At the Pavey hearing, Plaintiff objected to Defense Exhibits 2A and 2B on the basis of hearsay and Defendants objected to Plaintiff's exhibits A, D, E, F, and G on the basis of relevancy. Judge Williams recommends overruling Plaintiff's objections to exhibits 2A and 2B, as these exhibits fall within the business record exception of the hearsay rule. Judge Williams also recommends granting Defendants' objections to exhibits A, D-G, as they are not relevant to the issue of exhaustion. These recommendations have not been objected to. While a de novo review is not required here, the Court has considered the objections and fully agrees with the findings, analysis of Judge Williams. The undersigned District Judge OVERRULES Plaintiff's objection to exhibits 2A and 2B and GRANTS Defendants' objection to exhibits A, D-G.
Defendants have objected to Judge Williams' recommendation that the motion for summary judgment be denied. In the objection, Defendants argue that excusing the exhaustion requirement here is not warranted because: "(a) no one prevented Plaintiff from properly exhausting his administrative remedies and (b) Plaintiff failed to properly file his grievance with the ARB after he was transferred to Logan." (Doc. 70, p. 4). At the hearing, the parties conceded that they had no factual disputes on the issue of exhaustion (Doc. 69, p. 18). The main issue here is whether the grievance process is considered to have been unavailable to Plaintiff following the July 25, 2011 incident.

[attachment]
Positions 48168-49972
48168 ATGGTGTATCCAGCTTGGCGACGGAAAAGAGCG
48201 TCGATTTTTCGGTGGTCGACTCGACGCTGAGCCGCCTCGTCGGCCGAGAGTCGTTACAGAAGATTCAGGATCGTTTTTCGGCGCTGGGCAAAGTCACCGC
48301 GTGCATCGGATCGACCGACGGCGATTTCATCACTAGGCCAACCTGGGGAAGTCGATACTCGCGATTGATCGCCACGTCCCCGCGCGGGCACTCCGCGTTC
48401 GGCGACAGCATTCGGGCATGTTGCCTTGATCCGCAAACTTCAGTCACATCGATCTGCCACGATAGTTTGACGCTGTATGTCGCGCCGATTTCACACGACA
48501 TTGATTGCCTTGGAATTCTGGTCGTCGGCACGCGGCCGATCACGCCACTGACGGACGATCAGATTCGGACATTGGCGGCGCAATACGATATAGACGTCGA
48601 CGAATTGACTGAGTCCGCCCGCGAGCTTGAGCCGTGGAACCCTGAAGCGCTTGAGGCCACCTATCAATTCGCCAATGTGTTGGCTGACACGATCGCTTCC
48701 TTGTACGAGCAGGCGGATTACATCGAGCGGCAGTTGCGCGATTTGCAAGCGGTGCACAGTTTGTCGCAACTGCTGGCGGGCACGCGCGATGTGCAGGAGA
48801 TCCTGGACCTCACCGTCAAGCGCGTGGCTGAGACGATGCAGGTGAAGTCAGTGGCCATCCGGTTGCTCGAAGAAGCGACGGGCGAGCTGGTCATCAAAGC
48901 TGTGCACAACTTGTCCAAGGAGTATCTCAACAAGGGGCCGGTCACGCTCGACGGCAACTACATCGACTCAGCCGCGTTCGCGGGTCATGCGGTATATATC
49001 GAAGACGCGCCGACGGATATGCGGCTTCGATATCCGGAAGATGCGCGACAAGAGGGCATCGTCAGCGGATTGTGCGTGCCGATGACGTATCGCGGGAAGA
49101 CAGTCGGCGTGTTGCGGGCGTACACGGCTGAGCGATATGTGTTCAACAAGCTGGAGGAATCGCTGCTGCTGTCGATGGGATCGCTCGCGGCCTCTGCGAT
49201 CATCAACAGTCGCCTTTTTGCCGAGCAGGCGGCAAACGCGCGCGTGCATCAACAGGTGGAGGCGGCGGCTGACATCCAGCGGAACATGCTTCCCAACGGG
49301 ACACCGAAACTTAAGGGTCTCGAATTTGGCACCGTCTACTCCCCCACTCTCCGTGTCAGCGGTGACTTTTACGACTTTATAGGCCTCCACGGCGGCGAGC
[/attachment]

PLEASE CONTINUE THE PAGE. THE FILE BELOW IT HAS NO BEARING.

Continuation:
The plain language of the Prison Litigation Reform Act makes clear that an inmate must exhaust only those administrative remedies that are available to him. 42 U.S.C. § 1997e(a). Administrative remedies become "unavailable" when prison officials fail to respond to a properly-filed inmate grievance, Lewis v. Washington, 300 F.3d 829, 833 (7th Cir. 2002), or when prison employees otherwise use affirmative misconduct to prevent a prisoner from exhausting, Dole v. Chandler, 438 F.3d 804, 809 (7th Cir. 2006); Ducey v. Flagg, No. 08-cv-0691-MJR, 2009 WL 3065045, at *4 (S.D. Ill. Sept. 21, 2009) ("[P]rison officials can easily thwart an inmate's attempt to exhaust administrative remedies simply by failing to respond to his or her grievances."). An inmate cannot rely on an argument that an administrative remedy is "unavailable" when the reason why he failed to exhaust is his own fault. Schaefer v. Bezy, 336 Fed.Appx. 558, 560 (7th Cir. 2009); see also Pavey, 544 F.3d at 742.